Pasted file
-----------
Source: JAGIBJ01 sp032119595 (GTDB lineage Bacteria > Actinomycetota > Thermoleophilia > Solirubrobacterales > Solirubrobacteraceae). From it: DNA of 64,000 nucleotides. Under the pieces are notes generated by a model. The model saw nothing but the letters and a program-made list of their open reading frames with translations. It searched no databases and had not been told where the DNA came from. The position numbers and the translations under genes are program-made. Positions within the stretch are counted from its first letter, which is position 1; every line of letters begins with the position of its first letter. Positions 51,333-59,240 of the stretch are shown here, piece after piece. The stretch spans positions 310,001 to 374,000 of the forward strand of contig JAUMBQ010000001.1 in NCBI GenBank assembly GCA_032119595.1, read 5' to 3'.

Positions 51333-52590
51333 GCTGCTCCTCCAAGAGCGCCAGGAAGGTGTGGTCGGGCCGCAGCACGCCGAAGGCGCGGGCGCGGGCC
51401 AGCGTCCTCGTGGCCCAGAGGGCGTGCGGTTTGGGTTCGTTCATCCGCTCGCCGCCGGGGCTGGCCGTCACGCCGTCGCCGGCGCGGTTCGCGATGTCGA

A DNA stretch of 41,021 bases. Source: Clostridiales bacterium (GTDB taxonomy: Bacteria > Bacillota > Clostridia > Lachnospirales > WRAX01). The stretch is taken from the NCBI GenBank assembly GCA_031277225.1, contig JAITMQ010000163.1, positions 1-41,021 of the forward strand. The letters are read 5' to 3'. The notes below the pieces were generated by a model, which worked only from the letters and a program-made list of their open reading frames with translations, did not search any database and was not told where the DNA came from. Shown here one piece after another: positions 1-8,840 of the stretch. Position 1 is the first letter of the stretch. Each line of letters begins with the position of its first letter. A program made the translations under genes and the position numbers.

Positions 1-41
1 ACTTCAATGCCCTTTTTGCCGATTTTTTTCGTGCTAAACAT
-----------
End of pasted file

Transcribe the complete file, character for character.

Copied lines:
Source: JAGIBJ01 sp032119595 (GTDB lineage Bacteria > Actinomycetota > Thermoleophilia > Solirubrobacterales > Solirubrobacteraceae). From it: DNA of 64,000 nucleotides. Under the pieces are notes generated by a model. The model saw nothing but the letters and a program-made list of their open reading frames with translations. It searched no databases and had not been told where the DNA came from. The position numbers and the translations under genes are program-made. Positions within the stretch are counted from its first letter, which is position 1; every line of letters begins with the position of its first letter. Positions 51,333-59,240 of the stretch are shown here, piece after piece. The stretch spans positions 310,001 to 374,000 of the forward strand of contig JAUMBQ010000001.1 in NCBI GenBank assembly GCA_032119595.1, read 5' to 3'.

Positions 51333-52590
51333 GCTGCTCCTCCAAGAGCGCCAGGAAGGTGTGGTCGGGCCGCAGCACGCCGAAGGCGCGGGCGCGGGCC
51401 AGCGTCCTCGTGGCCCAGAGGGCGTGCGGTTTGGGTTCGTTCATCCGCTCGCCGCCGGGGCTGGCCGTCACGCCGTCGCCGGCGCGGTTCGCGATGTCGA

A DNA stretch of 41,021 bases. Source: Clostridiales bacterium (GTDB taxonomy: Bacteria > Bacillota > Clostridia > Lachnospirales > WRAX01). The stretch is taken from the NCBI GenBank assembly GCA_031277225.1, contig JAITMQ010000163.1, positions 1-41,021 of the forward strand. The letters are read 5' to 3'. The notes below the pieces were generated by a model, which worked only from the letters and a program-made list of their open reading frames with translations, did not search any database and was not told where the DNA came from. Shown here one piece after another: positions 1-8,840 of the stretch. Position 1 is the first letter of the stretch. Each line of letters begins with the position of its first letter. A program made the translations under genes and the position numbers.

Positions 1-41
1 ACTTCAATGCCCTTTTTGCCGATTTTTTTCGTGCTAAACAT